YEREVAN (RFE/RL) — Tens of thousands of protesters gathered in the center of the Armenian capital after lawmakers elected Serzh Sarkisian prime minister, cementing his continued dominance of power.
The demonstrators massed in Yerevan’s Republic Square late on April 17, holding Armenian flags and chanting “Armenia without Serzh.”
Sarkisian sought to justify his decision to hold on to power on Tuesday as lawmakers elected him Armenia’s new prime minister. He denounced the ongoing protests but at the same time downplayed their significance moments after the Armenian parliament voted by 76 to 17 to appoint him to what will now be the country’s top government post.
“The people cannot be unruly,” he said on the parliament floor. “If they were, there would be millions of people in the streets. You know full well how many people are taking part in these demonstrations.”
The appointment of Sarkisian as prime minister came as police detained at least 80 activists who were demonstrating against the move in Yerevan, where crowds have been rallying for days in protest.
Despite warnings from the authorities that they would act to quell the unrest, hundreds of demonstrators blocked streets in central Yerevan on April 17, a day after dozens of protesters were hurt in clashes with police barring the path to parliament.
The main organizer of those rallies, Nikol Pashinian, pledged to continue his campaign which he said is turning into a popular “velvet revolution” against Sarkisian. Reacting to the parliament vote, Pashinian told RFE/RL’s Armenian service (Azatutyun.am) that he will keep trying to “paralyze the state government system” with peaceful acts of “civil disobedience.”
Early in the morning on Yervean’s France Square, a deputy police chief handed Pashinian a notice warning that protesters had violated legislation on public gatherings and that the authorities had decided to stop the demonstrations.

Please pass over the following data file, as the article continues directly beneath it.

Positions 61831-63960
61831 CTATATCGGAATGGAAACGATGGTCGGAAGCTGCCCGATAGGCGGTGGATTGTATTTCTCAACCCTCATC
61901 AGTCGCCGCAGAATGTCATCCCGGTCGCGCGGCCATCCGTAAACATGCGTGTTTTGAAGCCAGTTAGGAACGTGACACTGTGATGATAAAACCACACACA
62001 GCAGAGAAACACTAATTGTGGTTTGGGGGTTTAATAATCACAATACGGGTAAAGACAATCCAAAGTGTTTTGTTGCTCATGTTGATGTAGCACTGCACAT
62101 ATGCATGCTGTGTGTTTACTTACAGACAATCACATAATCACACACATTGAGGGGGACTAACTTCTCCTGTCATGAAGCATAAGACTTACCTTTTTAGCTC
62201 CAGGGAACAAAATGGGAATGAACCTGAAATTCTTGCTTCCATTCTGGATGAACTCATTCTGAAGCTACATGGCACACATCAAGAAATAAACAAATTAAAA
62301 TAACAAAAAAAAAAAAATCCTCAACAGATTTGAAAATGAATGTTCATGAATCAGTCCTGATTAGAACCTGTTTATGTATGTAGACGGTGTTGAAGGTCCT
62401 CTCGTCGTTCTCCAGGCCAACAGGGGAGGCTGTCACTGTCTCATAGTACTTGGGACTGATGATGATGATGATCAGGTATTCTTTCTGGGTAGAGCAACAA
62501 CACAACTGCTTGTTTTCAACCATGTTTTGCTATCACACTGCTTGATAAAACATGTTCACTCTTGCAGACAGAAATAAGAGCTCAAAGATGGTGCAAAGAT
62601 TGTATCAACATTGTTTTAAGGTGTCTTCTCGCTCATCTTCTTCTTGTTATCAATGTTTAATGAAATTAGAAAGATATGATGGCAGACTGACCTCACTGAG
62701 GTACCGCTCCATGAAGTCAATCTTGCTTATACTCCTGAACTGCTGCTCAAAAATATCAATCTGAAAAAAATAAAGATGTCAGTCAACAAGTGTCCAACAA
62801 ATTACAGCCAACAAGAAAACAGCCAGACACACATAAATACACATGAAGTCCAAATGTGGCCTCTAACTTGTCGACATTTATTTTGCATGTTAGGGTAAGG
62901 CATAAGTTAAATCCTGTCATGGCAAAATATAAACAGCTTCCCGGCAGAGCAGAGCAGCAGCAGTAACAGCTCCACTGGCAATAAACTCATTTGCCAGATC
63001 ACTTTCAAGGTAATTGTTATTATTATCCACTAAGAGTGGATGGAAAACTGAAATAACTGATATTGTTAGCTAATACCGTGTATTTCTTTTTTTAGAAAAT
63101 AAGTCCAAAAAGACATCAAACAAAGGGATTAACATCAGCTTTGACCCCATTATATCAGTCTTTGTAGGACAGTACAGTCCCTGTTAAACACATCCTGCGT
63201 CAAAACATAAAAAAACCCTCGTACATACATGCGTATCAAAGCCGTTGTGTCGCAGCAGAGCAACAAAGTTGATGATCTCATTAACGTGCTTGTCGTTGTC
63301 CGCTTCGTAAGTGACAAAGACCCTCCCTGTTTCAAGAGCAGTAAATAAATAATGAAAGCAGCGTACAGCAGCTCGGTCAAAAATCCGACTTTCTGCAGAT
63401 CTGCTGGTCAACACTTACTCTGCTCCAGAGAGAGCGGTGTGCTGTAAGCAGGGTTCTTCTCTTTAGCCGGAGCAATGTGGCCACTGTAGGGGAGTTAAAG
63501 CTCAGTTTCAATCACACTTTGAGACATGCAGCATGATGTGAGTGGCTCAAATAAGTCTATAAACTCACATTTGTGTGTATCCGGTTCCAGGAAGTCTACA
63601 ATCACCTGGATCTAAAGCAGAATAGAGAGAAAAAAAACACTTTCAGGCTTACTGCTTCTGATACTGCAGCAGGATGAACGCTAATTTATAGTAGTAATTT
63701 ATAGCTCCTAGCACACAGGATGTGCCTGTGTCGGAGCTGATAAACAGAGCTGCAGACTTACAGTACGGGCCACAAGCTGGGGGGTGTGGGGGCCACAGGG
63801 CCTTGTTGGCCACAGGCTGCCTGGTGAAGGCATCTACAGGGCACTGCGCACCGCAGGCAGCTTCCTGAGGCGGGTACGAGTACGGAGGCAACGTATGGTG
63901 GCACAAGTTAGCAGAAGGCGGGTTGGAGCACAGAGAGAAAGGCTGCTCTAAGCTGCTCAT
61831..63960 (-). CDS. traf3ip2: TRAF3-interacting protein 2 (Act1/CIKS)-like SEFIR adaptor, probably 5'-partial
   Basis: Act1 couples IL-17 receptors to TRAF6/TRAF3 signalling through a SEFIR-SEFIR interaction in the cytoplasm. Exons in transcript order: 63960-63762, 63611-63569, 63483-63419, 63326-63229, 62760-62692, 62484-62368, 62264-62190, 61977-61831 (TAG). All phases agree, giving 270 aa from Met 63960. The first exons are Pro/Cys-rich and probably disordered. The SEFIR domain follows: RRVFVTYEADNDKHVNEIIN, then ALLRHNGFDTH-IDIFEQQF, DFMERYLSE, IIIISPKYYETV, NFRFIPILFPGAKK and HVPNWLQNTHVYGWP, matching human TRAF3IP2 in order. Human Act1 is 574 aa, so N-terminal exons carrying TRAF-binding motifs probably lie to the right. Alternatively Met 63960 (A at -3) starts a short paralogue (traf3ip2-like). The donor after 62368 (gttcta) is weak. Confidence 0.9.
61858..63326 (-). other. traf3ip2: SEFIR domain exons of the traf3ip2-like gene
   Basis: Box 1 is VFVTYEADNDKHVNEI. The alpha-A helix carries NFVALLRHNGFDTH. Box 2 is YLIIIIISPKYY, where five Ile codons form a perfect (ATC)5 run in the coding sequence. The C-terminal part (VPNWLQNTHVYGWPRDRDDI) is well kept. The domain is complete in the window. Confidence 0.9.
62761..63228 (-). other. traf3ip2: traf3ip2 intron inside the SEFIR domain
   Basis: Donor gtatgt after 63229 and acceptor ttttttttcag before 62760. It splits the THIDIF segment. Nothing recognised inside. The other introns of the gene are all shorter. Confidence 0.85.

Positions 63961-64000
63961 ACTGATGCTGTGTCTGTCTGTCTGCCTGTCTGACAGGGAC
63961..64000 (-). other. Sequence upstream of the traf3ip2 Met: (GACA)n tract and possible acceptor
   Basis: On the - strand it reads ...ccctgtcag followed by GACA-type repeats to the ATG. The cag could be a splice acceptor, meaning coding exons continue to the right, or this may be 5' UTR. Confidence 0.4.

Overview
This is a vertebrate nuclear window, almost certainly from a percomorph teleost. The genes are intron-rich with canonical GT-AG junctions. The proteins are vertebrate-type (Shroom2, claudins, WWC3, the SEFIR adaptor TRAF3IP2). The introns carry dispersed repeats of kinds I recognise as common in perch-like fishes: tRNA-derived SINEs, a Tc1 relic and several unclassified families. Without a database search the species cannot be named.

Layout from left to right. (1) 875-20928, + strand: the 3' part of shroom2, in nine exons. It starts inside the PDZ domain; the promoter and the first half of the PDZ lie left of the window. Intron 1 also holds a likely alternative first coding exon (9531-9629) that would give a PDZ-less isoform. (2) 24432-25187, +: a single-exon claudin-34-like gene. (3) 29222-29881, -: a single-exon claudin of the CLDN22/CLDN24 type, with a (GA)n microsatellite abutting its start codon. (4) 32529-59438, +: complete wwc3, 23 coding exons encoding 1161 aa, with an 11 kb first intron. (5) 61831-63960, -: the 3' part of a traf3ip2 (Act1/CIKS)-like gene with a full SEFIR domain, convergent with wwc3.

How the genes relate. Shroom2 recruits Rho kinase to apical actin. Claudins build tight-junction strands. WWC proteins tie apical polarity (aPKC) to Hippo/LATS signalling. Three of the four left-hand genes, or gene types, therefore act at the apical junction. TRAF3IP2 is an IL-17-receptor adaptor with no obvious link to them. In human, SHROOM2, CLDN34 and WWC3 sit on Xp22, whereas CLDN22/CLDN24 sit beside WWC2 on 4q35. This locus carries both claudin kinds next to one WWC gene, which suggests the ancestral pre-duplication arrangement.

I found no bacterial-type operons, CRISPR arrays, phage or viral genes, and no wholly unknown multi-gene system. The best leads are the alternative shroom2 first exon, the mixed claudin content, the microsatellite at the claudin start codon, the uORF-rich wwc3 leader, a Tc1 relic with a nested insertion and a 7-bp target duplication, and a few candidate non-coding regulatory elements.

Pashinian tore up the warning without reading it and declared that a campaign of “total disobedience” had begun. Nearby, a group of protesters were camped out in front of a riot-police line on a central street, with rolls of razor wire separating the two sides.
“I declare today the launching of a velvet [revolution], a peaceful people’s revolution,” Pashinian, wearing a camouflage T-shirt, said as Sarkisian addressed lawmakers from the legislature’s podium before a vote that seemed certain to make him prime minister.
“A revolutionary situation is brewing across the country. Demonstrators are blocking streets and…highways in the cities of Gyumri, Ijevan, Vanadzor, Kapan, and Metsamor,” he added. “People are not going to work, mass strikes have begun.”
Pashinian and other critics say that Sarkisian’s extended rule would deal a severe blow to democracy and the rule of law.
Sarkisian claimed that his premiership will not amount to a third term in office because he will wield fewer powers than he did in his previous capacity as president of the republic. “People have still not realized that there is no one-man rule anymore,” he complained at a special session of the National Assembly overshadowed by tight security measures taken in and outside the parliament building.
Predictably, Sarkisian’s candidacy was backed by the deputies from his ruling Republican Party (HHK), its junior coalition partner, Dashnaktsutyun, as well as more than a dozen lawmakers representing businessman Gagik Tsarukian’s nominally opposition alliance. Tsarukian himself did not attend the session.
The vote was boycotted by Pashinian and by three other deputies from the opposition Yelk alliance. The five other Yelk parliamentarians attended the session and voted against Sarkisian.
In his opening speech in the parliament, Sarkisian said he can continue to govern the country because he leads a party that won last year’s parliamentary elections. This will be in line with the newly introduced parliamentary system of government, he said.
Sarkisian publicly stated in 2014 that he “will not aspire” to the post of prime minister if Armenia becomes a parliamentary republic as a result of his controversial constitutional changes. Pashinian and other opposition leaders now accuse him of breaking that pledge to cling to power.
Sarkisian dismissed the opposition claims on Tuesday, citing a “de facto absence of my ambitions” to serve as premier and again saying that his 2014 statement was taken out of context.
Opposition lawmakers scoffed at these arguments. “If everything is so good, then why is everything so bad?” asked Yelk’s Edmon Marukian.
Marukian accused Sarkisian of having lost touch with reality and building a “fake parliamentary system.” “There are two worlds: your world and the world in which we live,” he told the ex-president.
Another Yelk leader, Aram Sarkisian, charged that the incoming premier has also failed to honor his 2008 pledge to tear down a “wall of misunderstanding” between Armenians and their rulers. “The wall of misunderstanding now surrounds this building,” he said, alluding to the heavy police presence outside the parliament compound.